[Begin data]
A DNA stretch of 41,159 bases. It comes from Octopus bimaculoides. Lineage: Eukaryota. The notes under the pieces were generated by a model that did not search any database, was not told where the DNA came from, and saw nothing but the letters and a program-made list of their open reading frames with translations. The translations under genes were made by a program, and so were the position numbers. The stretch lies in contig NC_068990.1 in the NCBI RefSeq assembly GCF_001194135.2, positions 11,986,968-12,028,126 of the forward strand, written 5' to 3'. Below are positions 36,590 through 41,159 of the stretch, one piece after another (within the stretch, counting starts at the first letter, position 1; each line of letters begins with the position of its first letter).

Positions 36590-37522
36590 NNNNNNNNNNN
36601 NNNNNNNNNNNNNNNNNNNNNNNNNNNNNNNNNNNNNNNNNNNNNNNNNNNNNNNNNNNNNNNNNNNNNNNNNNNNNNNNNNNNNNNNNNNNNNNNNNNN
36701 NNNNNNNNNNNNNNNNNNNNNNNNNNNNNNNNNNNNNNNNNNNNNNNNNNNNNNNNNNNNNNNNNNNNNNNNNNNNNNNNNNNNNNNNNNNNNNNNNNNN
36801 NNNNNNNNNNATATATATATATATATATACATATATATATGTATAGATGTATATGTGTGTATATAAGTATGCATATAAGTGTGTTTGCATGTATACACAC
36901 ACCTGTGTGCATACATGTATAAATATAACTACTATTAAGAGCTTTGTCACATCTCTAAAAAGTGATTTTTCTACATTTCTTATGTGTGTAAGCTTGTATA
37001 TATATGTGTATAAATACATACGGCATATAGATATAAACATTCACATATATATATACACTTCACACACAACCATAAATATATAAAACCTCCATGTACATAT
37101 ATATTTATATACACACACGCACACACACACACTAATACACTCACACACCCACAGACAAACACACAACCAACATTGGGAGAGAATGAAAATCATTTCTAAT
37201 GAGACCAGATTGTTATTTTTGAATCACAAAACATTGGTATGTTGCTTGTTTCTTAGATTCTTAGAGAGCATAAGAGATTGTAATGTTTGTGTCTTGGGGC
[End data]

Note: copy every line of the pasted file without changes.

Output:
A DNA stretch of 41,159 bases. It comes from Octopus bimaculoides. Lineage: Eukaryota. The notes under the pieces were generated by a model that did not search any database, was not told where the DNA came from, and saw nothing but the letters and a program-made list of their open reading frames with translations. The translations under genes were made by a program, and so were the position numbers. The stretch lies in contig NC_068990.1 in the NCBI RefSeq assembly GCF_001194135.2, positions 11,986,968-12,028,126 of the forward strand, written 5' to 3'. Below are positions 36,590 through 41,159 of the stretch, one piece after another (within the stretch, counting starts at the first letter, position 1; each line of letters begins with the position of its first letter).

Positions 36590-37522
36590 NNNNNNNNNNN
36601 NNNNNNNNNNNNNNNNNNNNNNNNNNNNNNNNNNNNNNNNNNNNNNNNNNNNNNNNNNNNNNNNNNNNNNNNNNNNNNNNNNNNNNNNNNNNNNNNNNNN
36701 NNNNNNNNNNNNNNNNNNNNNNNNNNNNNNNNNNNNNNNNNNNNNNNNNNNNNNNNNNNNNNNNNNNNNNNNNNNNNNNNNNNNNNNNNNNNNNNNNNNN
36801 NNNNNNNNNNATATATATATATATATATACATATATATATGTATAGATGTATATGTGTGTATATAAGTATGCATATAAGTGTGTTTGCATGTATACACAC
36901 ACCTGTGTGCATACATGTATAAATATAACTACTATTAAGAGCTTTGTCACATCTCTAAAAAGTGATTTTTCTACATTTCTTATGTGTGTAAGCTTGTATA
37001 TATATGTGTATAAATACATACGGCATATAGATATAAACATTCACATATATATATACACTTCACACACAACCATAAATATATAAAACCTCCATGTACATAT
37101 ATATTTATATACACACACGCACACACACACACTAATACACTCACACACCCACAGACAAACACACAACCAACATTGGGAGAGAATGAAAATCATTTCTAAT
37201 GAGACCAGATTGTTATTTTTGAATCACAAAACATTGGTATGTTGCTTGTTTCTTAGATTCTTAGAGAGCATAAGAGATTGTAATGTTTGTGTCTTGGGGC